The sun and sunlight
Sun is a star around which Earth and the other components of the solar system revolve. The Sun is the source of an enormous amount of energy, a portion of which provides Earth with the light and heat necessary to support life. (Encyclopedia Britannica). An optimal amount of solar energy enables a person to have optimal health and perform daily activities. However, when our body is both too little or too much exposed to the sun, health can be compromised (1). At the same time, the danger of excessive sun exposure is much more pronounced in the public, in various media and even in the scientific community. Such an approach is supported by evidence of the harmful effects of UV radiation on the onset and development of various diseases (2). However, it is important to know that insufficient exposure to sunlight can also cause health problems and poor performance in athletes (3). Sunlight is an important part of an athlete’s life throughout the year. This is especially true for indoor sports athletes such as basketball, in which players spend most of their time in training and competition indoors (4). Still, part of the summertime of the elite basketball players is also associated with some well-deserved time off at comfortable vacation spots with their loved ones. In such situations, players must be adequately informed about the benefits and risks of sun exposure.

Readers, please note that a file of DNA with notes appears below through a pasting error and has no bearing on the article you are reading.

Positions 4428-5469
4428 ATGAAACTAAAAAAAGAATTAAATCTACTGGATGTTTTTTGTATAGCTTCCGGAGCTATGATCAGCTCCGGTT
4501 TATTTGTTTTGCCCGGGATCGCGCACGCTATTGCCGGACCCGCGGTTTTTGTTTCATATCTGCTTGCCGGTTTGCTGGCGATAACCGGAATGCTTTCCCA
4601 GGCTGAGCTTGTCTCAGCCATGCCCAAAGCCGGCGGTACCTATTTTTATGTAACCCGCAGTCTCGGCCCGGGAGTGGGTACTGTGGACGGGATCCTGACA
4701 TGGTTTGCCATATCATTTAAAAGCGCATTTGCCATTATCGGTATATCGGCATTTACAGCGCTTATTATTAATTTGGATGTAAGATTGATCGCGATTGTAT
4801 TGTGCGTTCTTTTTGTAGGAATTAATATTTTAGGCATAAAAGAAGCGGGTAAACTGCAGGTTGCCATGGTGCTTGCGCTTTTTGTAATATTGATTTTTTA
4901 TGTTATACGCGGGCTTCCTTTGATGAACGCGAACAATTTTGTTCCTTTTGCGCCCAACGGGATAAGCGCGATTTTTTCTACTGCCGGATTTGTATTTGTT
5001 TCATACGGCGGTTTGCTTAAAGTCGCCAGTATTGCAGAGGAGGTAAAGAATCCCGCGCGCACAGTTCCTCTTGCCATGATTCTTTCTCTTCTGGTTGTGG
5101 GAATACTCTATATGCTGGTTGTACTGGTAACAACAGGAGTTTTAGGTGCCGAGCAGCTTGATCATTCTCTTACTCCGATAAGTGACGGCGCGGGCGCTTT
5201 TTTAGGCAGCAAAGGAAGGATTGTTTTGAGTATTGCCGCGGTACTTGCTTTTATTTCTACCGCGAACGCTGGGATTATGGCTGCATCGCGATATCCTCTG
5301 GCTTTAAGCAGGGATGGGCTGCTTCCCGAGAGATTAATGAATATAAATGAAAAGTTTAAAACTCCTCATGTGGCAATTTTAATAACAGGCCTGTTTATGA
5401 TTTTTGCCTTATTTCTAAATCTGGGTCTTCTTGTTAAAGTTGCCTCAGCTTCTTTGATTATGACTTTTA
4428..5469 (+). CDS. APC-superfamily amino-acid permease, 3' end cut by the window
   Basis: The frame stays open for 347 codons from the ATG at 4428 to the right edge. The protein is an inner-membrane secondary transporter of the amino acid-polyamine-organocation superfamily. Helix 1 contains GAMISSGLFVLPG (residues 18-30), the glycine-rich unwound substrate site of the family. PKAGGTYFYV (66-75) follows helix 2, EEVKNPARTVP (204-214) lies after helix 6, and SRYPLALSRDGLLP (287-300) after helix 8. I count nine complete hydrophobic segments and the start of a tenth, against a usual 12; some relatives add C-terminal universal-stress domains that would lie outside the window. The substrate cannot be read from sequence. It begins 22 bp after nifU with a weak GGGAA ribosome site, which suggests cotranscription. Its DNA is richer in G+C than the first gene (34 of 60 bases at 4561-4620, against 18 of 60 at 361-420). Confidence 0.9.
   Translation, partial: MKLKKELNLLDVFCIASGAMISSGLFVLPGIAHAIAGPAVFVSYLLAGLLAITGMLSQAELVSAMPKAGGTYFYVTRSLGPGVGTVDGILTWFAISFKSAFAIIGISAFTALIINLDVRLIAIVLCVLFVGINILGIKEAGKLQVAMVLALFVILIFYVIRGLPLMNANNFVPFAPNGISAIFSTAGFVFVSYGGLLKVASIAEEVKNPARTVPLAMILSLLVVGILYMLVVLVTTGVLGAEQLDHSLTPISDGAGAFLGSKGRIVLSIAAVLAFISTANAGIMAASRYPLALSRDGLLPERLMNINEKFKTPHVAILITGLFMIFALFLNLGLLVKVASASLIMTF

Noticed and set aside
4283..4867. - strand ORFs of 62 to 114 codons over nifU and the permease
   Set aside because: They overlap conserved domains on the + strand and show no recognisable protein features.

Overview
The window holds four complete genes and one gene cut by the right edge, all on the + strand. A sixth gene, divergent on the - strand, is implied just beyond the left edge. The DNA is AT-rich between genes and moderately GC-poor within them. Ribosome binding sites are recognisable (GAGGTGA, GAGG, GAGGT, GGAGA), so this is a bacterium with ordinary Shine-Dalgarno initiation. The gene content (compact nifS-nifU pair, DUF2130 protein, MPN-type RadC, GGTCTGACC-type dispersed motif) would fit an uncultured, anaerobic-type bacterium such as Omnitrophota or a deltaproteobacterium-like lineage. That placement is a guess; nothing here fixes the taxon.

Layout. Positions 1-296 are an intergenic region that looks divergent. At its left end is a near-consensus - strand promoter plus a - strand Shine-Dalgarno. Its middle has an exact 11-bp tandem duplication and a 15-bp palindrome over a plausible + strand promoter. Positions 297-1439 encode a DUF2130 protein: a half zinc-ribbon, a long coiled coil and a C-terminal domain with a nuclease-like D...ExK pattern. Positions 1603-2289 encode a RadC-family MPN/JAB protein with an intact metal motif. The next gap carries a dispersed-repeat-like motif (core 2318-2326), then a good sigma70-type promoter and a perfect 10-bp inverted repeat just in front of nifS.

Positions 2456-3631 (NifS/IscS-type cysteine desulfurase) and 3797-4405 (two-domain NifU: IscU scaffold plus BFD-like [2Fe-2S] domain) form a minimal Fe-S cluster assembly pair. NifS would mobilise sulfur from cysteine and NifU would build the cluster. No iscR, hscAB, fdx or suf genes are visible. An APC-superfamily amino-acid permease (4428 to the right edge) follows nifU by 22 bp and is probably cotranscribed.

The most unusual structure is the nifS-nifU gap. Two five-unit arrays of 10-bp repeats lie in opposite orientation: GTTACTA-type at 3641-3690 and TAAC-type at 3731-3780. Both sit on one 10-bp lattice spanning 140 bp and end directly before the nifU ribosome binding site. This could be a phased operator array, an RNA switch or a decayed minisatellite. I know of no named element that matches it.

Since it was discovered that UV radiation was the main environmental cause of skin cancer, primary prevention programs have started. These programs advise avoiding excessive exposure to sunlight. However, the question arises of whether sun-shunning behavior might have an effect on general health (5). During the last decades, new favorable associations have been discovered between sunlight and disease have been discovered. There is growing observational and experimental evidence that regular exposure to sunlight contributes to the prevention of colon, breast, prostate cancer, non-Hodgkin lymphoma, multiple sclerosis, hypertension and diabetes among others (5). Initially, these beneficial effects were ascribed to vitamin D. This is the main reason why Vitamin D is sometimes called the “sunshine vitamin” given that it is produced in the skin in response to sunlight. The body produces vitamin D naturally when it’s directly exposed to sunlight. Therefore, considering these data it seems that regular sun exposure benefits health (5).